Older adults and people who have severe underlying chronic medical conditions like heart or lung disease or diabetes seem to be at higher risk for developing more serious complications from COVID-19 illness.

Please consult with your health care provider about additional steps you may be able to take to protect yourself.

Take Steps to Protect Yourself and Others

Wash hands often.

Clean Hands Often

  • Wash your hands often with soap and water for at least 20 seconds especially after you have been in a public place, or after blowing your nose, coughing, or sneezing. If soap and water are not readily available, use a hand sanitizer that contains at least 60% alcohol.
Avoid close contact

Avoid Close Contact

Stay home if sick.

Stay Home if Sick

  • Stay home if you are sick, except to get medical care.
  • Stay in touch with your doctor. Call before you get medical care. Be sure to get care if you feel worse or you think it is an emergency.
  • Avoid public transportation, ride-sharing, or taxis.
Cover coughs and sneezes.

Cover Coughs & Sneezes

  • Cover your mouth and nose with a tissue when you cough or sneeze or use the inside of your elbow.
  • Throw used tissues in the trash.
  • Immediately wash your hands with soap and water for at least 20 seconds. If soap and water are not readily available, clean your hands with a hand sanitizer that contains at least 60% alcohol.
Avoid touching your face.

Avoid Touching Face

  • Avoid touching your eyes, nose, and mouth with unwashed hands.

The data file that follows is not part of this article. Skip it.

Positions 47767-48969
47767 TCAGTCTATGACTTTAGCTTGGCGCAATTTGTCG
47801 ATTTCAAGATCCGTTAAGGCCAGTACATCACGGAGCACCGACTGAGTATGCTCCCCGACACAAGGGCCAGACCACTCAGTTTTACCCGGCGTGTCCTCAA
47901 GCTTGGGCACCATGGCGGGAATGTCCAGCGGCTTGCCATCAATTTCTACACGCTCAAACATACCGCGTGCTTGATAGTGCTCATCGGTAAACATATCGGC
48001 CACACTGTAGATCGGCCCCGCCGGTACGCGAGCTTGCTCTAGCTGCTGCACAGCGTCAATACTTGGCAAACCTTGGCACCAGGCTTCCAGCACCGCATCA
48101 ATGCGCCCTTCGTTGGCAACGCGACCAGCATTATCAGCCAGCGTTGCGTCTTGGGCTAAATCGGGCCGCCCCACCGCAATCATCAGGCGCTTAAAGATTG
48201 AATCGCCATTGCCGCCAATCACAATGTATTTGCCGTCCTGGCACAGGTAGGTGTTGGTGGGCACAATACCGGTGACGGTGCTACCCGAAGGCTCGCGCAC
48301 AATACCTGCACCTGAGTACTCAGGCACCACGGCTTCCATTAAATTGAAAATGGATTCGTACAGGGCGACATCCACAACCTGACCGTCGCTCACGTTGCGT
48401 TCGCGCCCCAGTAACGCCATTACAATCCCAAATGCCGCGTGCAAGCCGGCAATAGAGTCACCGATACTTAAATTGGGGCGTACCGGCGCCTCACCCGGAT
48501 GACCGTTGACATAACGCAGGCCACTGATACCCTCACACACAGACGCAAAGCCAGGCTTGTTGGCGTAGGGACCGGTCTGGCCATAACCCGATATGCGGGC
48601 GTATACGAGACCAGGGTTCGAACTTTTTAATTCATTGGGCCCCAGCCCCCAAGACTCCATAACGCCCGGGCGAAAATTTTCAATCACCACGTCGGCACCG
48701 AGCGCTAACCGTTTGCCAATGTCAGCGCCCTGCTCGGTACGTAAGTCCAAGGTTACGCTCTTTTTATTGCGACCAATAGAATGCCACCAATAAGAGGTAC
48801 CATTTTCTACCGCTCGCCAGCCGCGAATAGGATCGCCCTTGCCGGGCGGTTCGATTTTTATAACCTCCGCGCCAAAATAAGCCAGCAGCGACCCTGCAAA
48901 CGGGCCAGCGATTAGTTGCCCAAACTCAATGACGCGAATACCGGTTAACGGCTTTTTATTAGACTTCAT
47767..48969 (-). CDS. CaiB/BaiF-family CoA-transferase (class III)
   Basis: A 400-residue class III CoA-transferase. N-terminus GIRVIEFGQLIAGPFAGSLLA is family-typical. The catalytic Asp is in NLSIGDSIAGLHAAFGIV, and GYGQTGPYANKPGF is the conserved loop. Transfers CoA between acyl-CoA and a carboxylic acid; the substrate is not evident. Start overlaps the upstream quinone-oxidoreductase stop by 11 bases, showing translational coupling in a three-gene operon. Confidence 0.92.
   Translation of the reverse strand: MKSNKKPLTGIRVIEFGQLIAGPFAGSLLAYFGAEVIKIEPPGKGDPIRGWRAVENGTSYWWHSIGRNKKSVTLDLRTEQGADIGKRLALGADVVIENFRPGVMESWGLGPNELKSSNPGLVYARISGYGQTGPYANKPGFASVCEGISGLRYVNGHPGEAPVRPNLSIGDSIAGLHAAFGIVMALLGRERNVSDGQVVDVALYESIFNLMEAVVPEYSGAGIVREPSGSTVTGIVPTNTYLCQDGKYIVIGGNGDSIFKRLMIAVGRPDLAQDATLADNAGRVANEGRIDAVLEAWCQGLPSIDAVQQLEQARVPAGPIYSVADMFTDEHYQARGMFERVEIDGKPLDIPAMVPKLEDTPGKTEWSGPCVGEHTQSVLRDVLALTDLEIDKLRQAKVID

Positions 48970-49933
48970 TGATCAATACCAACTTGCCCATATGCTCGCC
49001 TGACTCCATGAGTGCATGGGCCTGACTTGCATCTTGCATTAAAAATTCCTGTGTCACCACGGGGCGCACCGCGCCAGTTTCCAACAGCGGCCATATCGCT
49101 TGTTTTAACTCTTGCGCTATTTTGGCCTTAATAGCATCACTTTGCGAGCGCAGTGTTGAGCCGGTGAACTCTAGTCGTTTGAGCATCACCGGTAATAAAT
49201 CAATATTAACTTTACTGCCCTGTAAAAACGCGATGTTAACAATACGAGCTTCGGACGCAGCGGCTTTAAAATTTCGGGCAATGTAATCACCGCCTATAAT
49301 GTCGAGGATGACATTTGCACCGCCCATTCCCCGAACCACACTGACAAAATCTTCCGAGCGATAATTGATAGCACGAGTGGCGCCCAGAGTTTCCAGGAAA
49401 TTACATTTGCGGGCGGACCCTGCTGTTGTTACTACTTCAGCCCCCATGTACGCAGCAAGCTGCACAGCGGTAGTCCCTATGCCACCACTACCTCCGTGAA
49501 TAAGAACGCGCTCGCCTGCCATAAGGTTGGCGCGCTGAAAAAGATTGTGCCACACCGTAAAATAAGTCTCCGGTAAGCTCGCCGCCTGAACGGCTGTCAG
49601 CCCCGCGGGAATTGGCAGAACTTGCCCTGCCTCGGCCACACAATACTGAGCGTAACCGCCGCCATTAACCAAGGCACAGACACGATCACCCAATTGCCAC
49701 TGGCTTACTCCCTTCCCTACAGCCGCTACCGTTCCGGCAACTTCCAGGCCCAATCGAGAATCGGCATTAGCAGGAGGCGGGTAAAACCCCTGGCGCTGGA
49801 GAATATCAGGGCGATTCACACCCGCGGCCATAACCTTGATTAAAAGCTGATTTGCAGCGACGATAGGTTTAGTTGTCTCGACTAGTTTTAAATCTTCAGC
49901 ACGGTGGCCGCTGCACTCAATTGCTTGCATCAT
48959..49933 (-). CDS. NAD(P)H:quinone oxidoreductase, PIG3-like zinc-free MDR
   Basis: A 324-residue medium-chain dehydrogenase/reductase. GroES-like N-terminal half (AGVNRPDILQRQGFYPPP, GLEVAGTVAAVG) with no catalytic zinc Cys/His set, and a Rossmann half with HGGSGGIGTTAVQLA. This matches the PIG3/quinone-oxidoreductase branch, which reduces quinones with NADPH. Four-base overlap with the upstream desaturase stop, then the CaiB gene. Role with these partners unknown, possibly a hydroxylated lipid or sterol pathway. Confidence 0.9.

• Clean AND disinfect frequently touched surfaces daily. This includes tables, doorknobs, light switches, countertops, handles, desks, phones, keyboards, toilets, faucets, and sinks.
  • If surfaces are dirty, clean them: Use detergent or soap and water prior to disinfection. Complete disinfection guidance can be found here
COVID-19 Glossary

Frequently Asked Questions

A novel coronavirus is a new coronavirus that has not been previously identified. The virus causing coronavirus disease 2019 (COVID-19), is not the same as the coronaviruses that commonly circulate among humans and cause mild illness, like the common cold. A diagnosis with coronavirus 229E, NL63, OC43, or HKU1 is not the same as a COVID-19 diagnosis. Patients with COVID-19 will be evaluated and cared for differently than patients with common coronavirus diagnosis.

Call your healthcare provider and discuss whether or not you need to be seen. If you think it is an emergency, call ahead and let healthcare workers know that you are coming so appropriate precautions can be taken. Please remember, limiting exposure of healthcare workers assists in keeping local medical providers healthy. If you do not have a primary health care provider, are unable to contact them, or your provider is unable to perform the testing, call the CCFR COVID-19 screening hotline, 586-6000, daily from noon to 6 p.m. Testing will be arranged if appropriate. Please also refer to CDC recommendations: What to do if you are sick